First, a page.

This lovely chapel is 4 Km from Medina by the Ctra a Velascálvaro, in the gardens of the Hotel Balneario Palacio de las Salinas. It is in the same place in the 19th century where there stood another chapel that worshiped Nuestra Señora de Las Salinas, whom miracles were attributed to, even though they were the mineral water spa. In the year 2001 it was refurnished by FCG artist commissioned by Unesco. It was intended that within its walls should demonstrate the spirit of the Millennium Summit by the UN in the year 2000. The chapel holds its structure, with one nave with rectangular windows and stained glass, and the access door is a work of avant-garde art and the pavement outside, with colorful mosaics of strange shapes. I could not see the inside, but it has 490 m2 of wall paintings, all allegorical. On the right wall are the values that prevail in the 3rd millennium and left the mistakes of humanity in the past. The altar is presided over by a crucifix seven meters high by five wide. Hours: Tuesday-Saturday: 10.30-13.30-16-19h Sundays: 2:30 p.m. 11
Given the importance of Easter in Medina del Campo, which has been declared of National Tourist Interest for having the oldest processions in Spain, in 2005 the city erected a modern monument dedicated to religious festivity. It is located in the Plaza del Pan (where the old church dedicated to the Brotherhood of the Vera Cruz was found), and was made by the artist Francisco Javier Galan.
It seemed to me to be a curious monument, since the brothers are represented by a bronze pyramid in which one inserts a lantern, which is then illuminated at night. These representations are situated above a kind of fountain-pond.
This Renaissance palace is one of the most remarkable buildings of Medina and has been declared a historical monument. It was built of brick, limestone and granite in the sixteenth century by order of Philip II, and was designed by Rodrigo Gil de Hontañón.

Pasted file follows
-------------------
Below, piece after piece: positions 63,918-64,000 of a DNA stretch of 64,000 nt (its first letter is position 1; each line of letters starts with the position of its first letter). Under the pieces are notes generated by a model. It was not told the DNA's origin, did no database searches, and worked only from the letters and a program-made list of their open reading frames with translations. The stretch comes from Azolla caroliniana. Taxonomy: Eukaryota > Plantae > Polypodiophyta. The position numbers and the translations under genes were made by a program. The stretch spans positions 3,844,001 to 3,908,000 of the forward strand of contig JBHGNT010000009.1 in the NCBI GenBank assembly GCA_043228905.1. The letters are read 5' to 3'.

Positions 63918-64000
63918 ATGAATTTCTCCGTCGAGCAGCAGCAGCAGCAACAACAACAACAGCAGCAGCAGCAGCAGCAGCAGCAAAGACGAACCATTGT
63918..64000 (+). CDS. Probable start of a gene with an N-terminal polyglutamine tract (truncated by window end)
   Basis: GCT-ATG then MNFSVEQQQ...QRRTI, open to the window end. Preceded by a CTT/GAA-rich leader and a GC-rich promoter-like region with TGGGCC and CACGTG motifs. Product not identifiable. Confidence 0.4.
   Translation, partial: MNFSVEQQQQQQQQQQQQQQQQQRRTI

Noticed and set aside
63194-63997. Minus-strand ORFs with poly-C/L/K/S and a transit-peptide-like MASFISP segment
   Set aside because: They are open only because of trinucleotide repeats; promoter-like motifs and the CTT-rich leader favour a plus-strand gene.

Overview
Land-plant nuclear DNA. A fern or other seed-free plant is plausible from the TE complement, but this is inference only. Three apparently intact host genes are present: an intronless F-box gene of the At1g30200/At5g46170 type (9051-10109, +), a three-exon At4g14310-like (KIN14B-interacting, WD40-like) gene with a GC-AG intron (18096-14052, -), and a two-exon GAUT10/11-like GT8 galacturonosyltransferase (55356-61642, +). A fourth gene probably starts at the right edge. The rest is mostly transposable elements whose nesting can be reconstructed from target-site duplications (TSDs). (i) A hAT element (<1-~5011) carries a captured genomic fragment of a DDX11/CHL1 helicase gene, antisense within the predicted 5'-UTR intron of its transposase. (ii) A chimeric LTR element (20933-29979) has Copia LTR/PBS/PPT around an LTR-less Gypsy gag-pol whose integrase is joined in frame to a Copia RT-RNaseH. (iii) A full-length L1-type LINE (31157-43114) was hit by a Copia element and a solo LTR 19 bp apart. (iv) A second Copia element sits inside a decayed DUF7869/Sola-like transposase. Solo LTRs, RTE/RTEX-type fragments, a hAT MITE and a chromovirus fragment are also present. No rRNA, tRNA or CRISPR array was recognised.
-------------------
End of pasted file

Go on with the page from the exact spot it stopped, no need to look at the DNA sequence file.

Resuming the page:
The façade of brick arches stands out from the building, above pillars of ashlar limestone; it has three entryways made of stone, on which you can see the royal shields and arms of Philip II. The interior is rectangular and is divided into three naves, designed lengthwise, separated by two rows of eight Tuscan columns that support semicircular arches. Nowadays it houses the food market. It is open from nine to three in the afternoon every day except Thursday.
At one end of the Plaza Mayor, across from the church of San Antolin, is this monument, which was erected in memory of the famous fairs that were held in Medina during the Middle Ages.
The memorial is very simple (a slab of stone on which are erected two pillars of granite, surrounded by thick iron chains), but there is a curious meaning behind it: it was the place intended for the bankers and money changers of the area to gather in order to avoid being hit by the transit of carriages and horses.
This building is located across from the Queen Isabella Memorial and was built in the seventeenth century using brick. It is two stories high, highlighting the balconies of the second floor and the arcades on the ground floor. Now the ground floor is occupied by a restaurant which has placed its terrace under the arcades.
However, the building's importance comes not from its architecture but from its history: in it was found the "actual weight" or "official weight", which guaranteed that the measurements and weights were correct, which is important for traders and merchants of the fairs that were held in the Plaza Mayor.
Medina del Campo has always been famous for its markets and fairs, which are held in the most important square in the city, Plaza Mayor. These markets and fairs have been going on since the fifteenth century and continue to attract many tourists.
One of the other things to see in Medina del Campo is the Museum of the Fairs, which is unique to this genre in Spain. In the Plaza Mayor there are also other things to visit such as town hall, the Collegiate Church of San Antolin, and the Royal Palace. The Collegiate Church of San Antolin is one of the places to visit in Medina del Campo. It was designed by Juan Gil de Hontañón in the sixteenth century and is the flag of the Catholic monarchs.
The Castle of La Mota, which is one of the main attractions in Medina del Campo, was declared a site of cultural Interest in 1904 and was founded in the seventh century.
There are many other things to do in Medina del Campo besides visiting all the interesting historical buildings, such as horseback riding or motor circuits.